In this section of our Colossus Movie Guide for Knives Out, we look at important motifs that help us understand the film.
- Benoit Blanc – Daniel Craig
- Detective Lieutenant Elliot – LaKeith Stanfield
- Marta Cabrera – Ana de Armas
- Harlan Thrombey – Christopher Plummer
- Linda Drysdale – Jamie Lee Curtis
- Richard Drysdale – Don Johnson
- Hugh Ransom Drysdale – Chris Evans
- Walt Thrombey – Michael Shannon
- Donna Thrombey – Riki Lindhome
- Jacob Thrombey – Jaeden Martell
- Joni Thrombey – Toni Collette
- Meg Thrombey – Katherine Langford
- Trooper Wagner – Noah Segan
- Fran – Edi Patterson
- Alan Stevens – Frank Oz
- Written by – Rian Johnson
- Directed by – Rian Johnson
Important motifs in Knives Out
The chair of knives
Situated in the sitting room of Harlan’s mansion is a throne-like chair crowned with an array of knives that all aim the tip of their blade at a center point just behind an occupier’s head. This creates the illusion of danger. The sense that the knives froze at the moment right before they could complete their plunge. It’s a maximalist take on the Sword of Damocles.
The Sword of Damocles is a parable about power. In the story, there’s a king named Dionysus. Damocles is one of the king’s subordinates. And one day, Damocles fawns over how lucky Dionysus is. “You’re the king! You’re the boss! How lucky you are! All this wealth. All this power. What a life!” Dionysus says, “You think it’s so great? How about we switch places for a day?” Of course, Damocles jumped at the opportunity, envisioning maidens feeding him grapes, sleeping in a great bed, and even going for a ride on the royal stallion through the king’s forest. That next day, Damocles walks into the throne room and Dionysus gestures to the throne. The King-For-A-Day happily takes his seat. Then he notices the odd vibe in the room. He catches the eyes of a servant who glances above Damocles. There, above Damocles, is a sword, hanging by a hair from the tail of the royal stallion. At any moment, the hair could break. The sword could fall. Damocles leaps from the throne. But Dionysus tsk-tsks. “Sit down. Be the king. Bask in how wonderful it is.”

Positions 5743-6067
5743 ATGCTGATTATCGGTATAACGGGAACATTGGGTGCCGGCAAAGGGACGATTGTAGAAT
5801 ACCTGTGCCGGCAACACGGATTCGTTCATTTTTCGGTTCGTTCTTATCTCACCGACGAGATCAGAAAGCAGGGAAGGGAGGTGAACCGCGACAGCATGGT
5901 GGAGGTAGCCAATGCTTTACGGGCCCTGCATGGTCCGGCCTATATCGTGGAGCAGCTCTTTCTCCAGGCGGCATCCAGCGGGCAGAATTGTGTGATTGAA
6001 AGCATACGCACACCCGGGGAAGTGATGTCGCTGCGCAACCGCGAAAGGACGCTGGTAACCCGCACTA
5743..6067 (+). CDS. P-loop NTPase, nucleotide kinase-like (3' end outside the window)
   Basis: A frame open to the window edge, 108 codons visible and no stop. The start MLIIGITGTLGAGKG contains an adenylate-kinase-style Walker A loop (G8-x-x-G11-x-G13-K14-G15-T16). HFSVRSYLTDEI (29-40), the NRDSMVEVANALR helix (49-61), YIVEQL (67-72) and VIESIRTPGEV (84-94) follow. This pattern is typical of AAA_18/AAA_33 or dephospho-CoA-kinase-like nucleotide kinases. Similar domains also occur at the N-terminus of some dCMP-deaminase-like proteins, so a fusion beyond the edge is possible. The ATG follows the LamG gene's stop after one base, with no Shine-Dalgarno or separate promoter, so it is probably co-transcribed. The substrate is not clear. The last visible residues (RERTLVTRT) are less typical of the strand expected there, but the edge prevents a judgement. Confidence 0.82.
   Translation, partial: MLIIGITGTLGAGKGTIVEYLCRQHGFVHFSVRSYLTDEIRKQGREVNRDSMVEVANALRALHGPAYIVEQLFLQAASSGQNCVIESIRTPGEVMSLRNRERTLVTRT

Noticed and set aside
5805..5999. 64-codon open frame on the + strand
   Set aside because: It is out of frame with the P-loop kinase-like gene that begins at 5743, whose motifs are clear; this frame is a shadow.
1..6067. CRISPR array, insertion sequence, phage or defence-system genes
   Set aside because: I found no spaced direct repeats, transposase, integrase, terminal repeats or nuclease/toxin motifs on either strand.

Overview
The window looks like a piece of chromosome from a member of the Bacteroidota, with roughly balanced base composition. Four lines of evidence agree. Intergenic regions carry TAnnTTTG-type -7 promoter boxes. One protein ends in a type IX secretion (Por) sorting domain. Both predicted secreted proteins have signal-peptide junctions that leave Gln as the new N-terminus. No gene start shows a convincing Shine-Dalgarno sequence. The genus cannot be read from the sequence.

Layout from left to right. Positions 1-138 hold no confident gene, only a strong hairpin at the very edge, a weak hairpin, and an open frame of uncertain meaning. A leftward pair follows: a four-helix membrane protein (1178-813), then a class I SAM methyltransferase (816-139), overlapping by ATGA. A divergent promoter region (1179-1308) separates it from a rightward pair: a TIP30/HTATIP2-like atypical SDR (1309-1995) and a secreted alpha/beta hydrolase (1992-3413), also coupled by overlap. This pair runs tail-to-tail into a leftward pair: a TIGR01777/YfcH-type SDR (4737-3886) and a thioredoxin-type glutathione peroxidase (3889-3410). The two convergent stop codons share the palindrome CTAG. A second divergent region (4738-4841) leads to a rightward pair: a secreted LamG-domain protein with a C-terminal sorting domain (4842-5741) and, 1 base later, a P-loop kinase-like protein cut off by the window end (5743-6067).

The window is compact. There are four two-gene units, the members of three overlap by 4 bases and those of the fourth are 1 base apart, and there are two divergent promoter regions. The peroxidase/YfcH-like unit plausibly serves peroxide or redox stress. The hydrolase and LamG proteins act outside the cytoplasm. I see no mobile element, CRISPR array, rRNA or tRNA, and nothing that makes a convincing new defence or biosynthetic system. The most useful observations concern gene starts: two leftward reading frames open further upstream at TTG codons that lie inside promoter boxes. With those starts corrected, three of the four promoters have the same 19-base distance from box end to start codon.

When you have power, when you have wealth, it’s not all wonderful. There is fear. You become a target. We hear this all the time with athletes. As soon as they sign that first big contract, they become a target. Sometimes the intent is obvious and harmless. Like someone wanting to pitch you on their business idea. Sometimes it’s obvious and dangerous, like a robbery. Then the inverse can be true. The intent can be concealed and harmless. Like a friend who agrees with everything and laughs at everything just because they want to be taken care of more than they want to be real. Or the intent can be concealed and dangerous, like someone who says and does all the right things but is stealing or corrupting in a way that benefits them.
It’s the same for Harlan. His success has made him a target, even within his own family. For years, they were harmless yet forceful in the way they took advantage of him. But as soon as he cut Ransom out of the will, the knives came out. The intent turned dangerous. And when Harlan’s wealth transfers to Marta, we see the way each of the Thrombeys turn their metaphorical knife on the poor girl, wanting to take from her what they believe belongs to them.
So the chair of knives, which also seems to be a reference to the Iron Throne from Game of Thrones, is a physical representation of this abstract, complex dynamic.
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